senator. The newspaper that ran this story
has been one of them.
Certainly if Michigan students are going to
be incriminated some facts are necessary in
support. There's more to the newspaper busi-
ness than selling the copies, but "exposes" like
this one make you wonder.
New Books at the Library
York, William Morrow, 1955.
Curtis, Charles P.-The Oppenheimer Case;
New York, Simon & Schuster, 1955.
Ellison, Jerome-Report to the Creator; New
York, Harper & Brothers, 1955.
von Kurenberg, Joachim-The Kaiser; New
York, Simon & Schuster, 1955.
Marret, Mario-Seven Men Among the Pent
guins; New York, Harcourt, Brace, 1955.
Maziere, Francis-Expedition Tumuc-Humac;
New York, Doubleday & Co., 1955.
Cloete, Stuart-The African Giant; Boston,
Houghton Mifflin, 1955.
Foster, James-Great Folktales of Wit and
Humor; New York, Harper & Bros., 1955.
Hays, Will-The Memoirs of Will H. Hays;
New York, Doubleday, 1955.
Hillary, Edmund - High Adventure; New
York, E. P. Dutton, 1955.
Jennings, John-Chronicle of the Calypso

LETTERS TO THE EDITOR:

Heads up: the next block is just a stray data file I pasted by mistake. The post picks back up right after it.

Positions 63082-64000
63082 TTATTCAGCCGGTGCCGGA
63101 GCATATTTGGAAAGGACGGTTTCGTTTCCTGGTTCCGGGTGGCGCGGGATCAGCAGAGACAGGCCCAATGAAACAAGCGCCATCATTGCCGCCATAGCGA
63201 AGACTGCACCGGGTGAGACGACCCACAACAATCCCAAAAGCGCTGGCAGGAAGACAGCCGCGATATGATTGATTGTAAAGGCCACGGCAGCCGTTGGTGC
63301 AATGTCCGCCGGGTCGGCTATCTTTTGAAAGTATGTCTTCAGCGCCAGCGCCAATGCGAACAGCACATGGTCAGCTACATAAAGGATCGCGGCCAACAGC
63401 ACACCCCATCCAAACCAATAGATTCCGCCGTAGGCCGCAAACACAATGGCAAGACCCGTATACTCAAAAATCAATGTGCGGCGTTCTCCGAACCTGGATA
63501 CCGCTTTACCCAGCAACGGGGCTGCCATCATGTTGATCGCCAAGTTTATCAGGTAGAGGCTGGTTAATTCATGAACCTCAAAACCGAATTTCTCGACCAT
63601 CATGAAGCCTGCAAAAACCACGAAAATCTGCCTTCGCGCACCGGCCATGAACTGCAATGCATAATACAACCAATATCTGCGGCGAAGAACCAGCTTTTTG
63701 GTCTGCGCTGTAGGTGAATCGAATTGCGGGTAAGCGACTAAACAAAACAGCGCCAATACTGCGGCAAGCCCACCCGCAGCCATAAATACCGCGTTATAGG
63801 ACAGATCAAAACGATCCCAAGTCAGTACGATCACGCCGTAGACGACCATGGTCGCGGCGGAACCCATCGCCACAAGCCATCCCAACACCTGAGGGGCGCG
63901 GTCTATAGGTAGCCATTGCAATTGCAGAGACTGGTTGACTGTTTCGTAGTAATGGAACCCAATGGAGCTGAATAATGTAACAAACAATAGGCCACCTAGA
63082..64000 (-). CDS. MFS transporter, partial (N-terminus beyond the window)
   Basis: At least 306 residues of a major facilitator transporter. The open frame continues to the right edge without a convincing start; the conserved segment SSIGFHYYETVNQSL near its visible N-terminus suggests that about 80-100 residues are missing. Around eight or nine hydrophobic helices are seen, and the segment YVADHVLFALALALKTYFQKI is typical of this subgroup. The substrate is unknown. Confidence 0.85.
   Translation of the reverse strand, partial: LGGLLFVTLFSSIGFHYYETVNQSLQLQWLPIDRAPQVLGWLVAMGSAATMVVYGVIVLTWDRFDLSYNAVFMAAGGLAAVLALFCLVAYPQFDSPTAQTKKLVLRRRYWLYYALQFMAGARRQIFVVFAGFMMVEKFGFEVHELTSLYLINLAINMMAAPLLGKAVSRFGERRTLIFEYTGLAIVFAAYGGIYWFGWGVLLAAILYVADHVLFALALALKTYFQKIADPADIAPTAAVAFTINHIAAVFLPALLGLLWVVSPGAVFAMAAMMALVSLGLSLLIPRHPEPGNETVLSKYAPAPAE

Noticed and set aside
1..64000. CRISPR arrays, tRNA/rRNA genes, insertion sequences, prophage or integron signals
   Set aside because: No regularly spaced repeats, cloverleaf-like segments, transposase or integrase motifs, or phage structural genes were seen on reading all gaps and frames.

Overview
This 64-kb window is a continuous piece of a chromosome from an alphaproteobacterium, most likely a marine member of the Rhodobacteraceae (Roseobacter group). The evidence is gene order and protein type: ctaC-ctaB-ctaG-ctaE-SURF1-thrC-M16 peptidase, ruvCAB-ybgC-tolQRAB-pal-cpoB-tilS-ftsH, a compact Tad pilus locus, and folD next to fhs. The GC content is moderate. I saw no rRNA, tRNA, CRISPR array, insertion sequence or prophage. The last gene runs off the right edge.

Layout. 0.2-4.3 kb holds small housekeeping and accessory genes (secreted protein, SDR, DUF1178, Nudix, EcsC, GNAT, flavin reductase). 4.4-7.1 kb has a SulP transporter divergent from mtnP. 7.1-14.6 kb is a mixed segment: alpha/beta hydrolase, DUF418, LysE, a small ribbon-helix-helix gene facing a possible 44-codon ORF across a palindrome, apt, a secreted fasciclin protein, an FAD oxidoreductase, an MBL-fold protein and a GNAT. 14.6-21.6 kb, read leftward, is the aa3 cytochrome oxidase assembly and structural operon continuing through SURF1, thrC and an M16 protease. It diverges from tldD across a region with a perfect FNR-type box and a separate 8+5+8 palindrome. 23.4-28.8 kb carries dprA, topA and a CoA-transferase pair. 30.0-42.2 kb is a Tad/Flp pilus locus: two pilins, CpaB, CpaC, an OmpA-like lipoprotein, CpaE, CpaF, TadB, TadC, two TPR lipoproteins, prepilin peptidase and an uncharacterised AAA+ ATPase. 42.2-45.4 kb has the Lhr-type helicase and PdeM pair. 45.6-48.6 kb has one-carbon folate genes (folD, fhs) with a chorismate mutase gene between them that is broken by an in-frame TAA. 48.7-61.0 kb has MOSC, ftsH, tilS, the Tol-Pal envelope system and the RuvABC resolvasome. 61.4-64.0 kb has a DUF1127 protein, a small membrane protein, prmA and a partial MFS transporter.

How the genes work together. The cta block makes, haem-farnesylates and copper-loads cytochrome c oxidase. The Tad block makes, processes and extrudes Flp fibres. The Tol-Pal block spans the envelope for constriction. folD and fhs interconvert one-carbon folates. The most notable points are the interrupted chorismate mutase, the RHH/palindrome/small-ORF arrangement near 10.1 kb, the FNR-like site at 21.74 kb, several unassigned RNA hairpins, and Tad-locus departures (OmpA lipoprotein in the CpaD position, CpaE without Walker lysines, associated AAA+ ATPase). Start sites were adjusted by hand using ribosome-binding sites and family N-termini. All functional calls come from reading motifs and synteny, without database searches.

Plans.Student Apathy' Club; Poem on Rally

Hooray for Apathy ,, ,
To the Editor:
AN ABOMINABLE situation at
our school has come to my at-
tention. The present student ac-
tivity program at the U. of M. is
designed to exploit the interests
of only approximately 5% of the
student population.
If a student is interested in re-
ligious affairs, he can join one
of the many religious clubs. If a
student is interested in politics, he
can join one of the many political
clubs. If a student is interested
in a weekly orgy, he can join a
fraternity or a Co-op. But what
of 95% of the student population
who just don't care?
I propose the formation of the
STUDENT APATHY CLUB (SAC).
Membership in this club will unite
these students for a common pur-
pose-'To spread the gospel of
apathy to the entire student body.'
All members of this club will
get a free year'scsubscription to
TV Guide. A lecture series will
be initiated. Leading non-entities
from all over the world will be

thing? You will only forget it in
a couple of years.
If the apathetic population of